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Hot off the press!

Excited to share my Designer Spotlight appearance on the exclusive Laurel & Wolf Designer Community with you below.

Transitioning From a Firm to Your Own Design Business

Laurel & Wolf Designer Lindsay Saccullo went from working at a top NYC firm (AD100 Cullman & Kravis) to starting out on her own. She shared her firsthand experience with us on what she learned from working with a big firm and how she is applying that knowledge to her new initiative.


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It’s rainy NYC mornings like these that I miss the camaraderie of my old colleagues at Cullman & Kravis, Inc. Right about now, we would probably be waiting on our Burger Heaven breakfast delivery order, happily chattering about the latest pop culture gossip (which I no longer know anything about!) – while rigorously checking our email, scheming, and following up with clients and vendors of course!

I am now stationed solo at a coffee shop in Park Slope, Brooklyn, trying to squeeze in some work between walking the dog, taking my daughter to daycare, and moving our street-parked car for alternate side parking. As a new small business owner of Lindsay Saccullo Interiors LLC and mom of a toddler girl, I never know what each day will bring. It’s exciting, and terrifying and frustrating and exhilarating.

I am honored to have been able to spend almost five amazing years at a top AD100 residential design firm in Manhattan. Taking a leap of faith, I started as an intern at age 27 (I had previous stints in law school, fashion design, and at Brunschwig & Fils, Inc. as a sales associate while completing my interior design certificate at Parsons). I worked my way up over the years to Assistant Project Manager, then Project Manager.

I feel so lucky to have been “classically trained” by Ellie and the senior designers at C&K. It really is a special place. The firm was started in the 80s by Ellie Cullman and her best friend, the late Hedi Kravis. These besties became a “power couple” in the design industry. Upon Hedi’s untimely death, Ellie carried on and has crafted the firm into what it is today – a force to be reckoned with. Comprised of all female designers, Cullman & Kravis takes the design world by storm, project and project again. Talk about girl power!

The firm’s range is so diverse – largely due to Ellie’s unmatched expertise in the areas of art history, antiques and period design, just to name a few categories. Mixed with a young and fresh take on traditional design that includes comfortable seating arrangements and fabrics that read cozy over formal, Cullman & Kravis designs are the epitome of timeless and inviting elegance.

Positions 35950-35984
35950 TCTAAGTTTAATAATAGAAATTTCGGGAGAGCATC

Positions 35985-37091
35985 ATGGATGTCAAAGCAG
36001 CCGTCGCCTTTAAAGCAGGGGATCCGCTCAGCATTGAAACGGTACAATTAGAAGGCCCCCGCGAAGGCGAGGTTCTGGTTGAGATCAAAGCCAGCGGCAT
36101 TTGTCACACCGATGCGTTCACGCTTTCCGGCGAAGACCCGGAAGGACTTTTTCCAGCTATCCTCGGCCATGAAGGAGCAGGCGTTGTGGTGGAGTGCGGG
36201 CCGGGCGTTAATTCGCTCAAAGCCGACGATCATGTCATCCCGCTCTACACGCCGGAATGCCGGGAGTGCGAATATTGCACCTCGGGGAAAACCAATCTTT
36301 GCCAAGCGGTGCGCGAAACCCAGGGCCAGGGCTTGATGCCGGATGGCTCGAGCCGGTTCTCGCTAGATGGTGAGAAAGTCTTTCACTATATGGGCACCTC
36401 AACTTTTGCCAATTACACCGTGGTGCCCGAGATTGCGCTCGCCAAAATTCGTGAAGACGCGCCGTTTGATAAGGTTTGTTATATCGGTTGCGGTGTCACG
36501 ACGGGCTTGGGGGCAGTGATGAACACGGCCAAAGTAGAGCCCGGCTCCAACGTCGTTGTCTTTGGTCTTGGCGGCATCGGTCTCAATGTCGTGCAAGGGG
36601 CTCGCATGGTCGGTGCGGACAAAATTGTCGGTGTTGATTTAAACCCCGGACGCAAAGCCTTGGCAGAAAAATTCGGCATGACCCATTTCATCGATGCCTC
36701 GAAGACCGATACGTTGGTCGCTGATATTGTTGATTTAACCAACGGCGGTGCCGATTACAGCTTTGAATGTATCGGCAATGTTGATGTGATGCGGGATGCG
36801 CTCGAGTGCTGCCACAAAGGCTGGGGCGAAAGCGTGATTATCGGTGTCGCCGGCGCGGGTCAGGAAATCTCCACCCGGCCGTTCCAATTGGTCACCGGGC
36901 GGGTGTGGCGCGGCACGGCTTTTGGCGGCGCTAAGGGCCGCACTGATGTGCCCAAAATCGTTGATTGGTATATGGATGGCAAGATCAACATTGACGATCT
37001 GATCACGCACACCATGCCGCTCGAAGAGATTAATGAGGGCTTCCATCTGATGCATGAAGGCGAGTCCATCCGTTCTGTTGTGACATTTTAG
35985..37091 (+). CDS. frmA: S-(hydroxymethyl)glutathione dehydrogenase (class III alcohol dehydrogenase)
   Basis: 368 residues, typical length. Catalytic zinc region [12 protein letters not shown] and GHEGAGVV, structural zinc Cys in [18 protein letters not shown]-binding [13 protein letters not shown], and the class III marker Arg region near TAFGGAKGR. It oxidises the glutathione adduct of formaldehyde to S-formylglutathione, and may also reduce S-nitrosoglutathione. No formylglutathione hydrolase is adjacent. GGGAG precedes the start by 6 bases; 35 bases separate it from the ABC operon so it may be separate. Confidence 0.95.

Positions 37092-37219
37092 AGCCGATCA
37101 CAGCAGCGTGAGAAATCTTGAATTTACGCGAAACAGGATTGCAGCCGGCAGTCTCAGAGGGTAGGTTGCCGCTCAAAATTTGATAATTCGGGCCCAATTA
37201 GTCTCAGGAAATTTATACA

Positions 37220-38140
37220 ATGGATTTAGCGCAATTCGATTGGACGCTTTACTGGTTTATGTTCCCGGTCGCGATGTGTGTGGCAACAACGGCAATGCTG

More importantly, Ellie’s warm personality and kind treatment of her employees coupled with her long-lasting vendor relationships sets the highest of examples to be followed. This vibe fosters a fun and creative environment to not only design and project manage but LEARN. And learn did I ever, making many a mistake along the way.

As many designers who have worked at larger (or smaller!) firms know, interior design is realistically 25% design and 75% project management. That means the “fun” part – the glamorous shopping, sourcing, and traveling to fancy places with fancy people – the stuff you see on TV definitely does exist – but it’s not as much at the forefront as it may appear.

A huge part of success – and I mean HUGE – is organization, relationships and follow up, follow up, follow up. I quickly learned this as a young assistant designer, coming in as a newbie at the end of a large installation of a home in Palm Beach, FL. You can never do enough checking and double checking and cross-checking. Did the upholsterer receive the contrast welt for that tight- back Bridgewater sofa that was shipped to them over four months ago? Was everything from the gigantic storage facility actually put on the truck to be shipped? I gave the movers a detailed, color-coded spreadsheet with images and dimensions of each item, but did they actually consult it before loading the truck?! Did I triple check my measurements of that custom, hand-loomed area rug and will it fit in the room, even though I drew it into the floor plan just shy of fifteen times? Was that extremely precious antique crystal chandelier packed appropriately for shipment, or is it going to arrive in shattered pieces?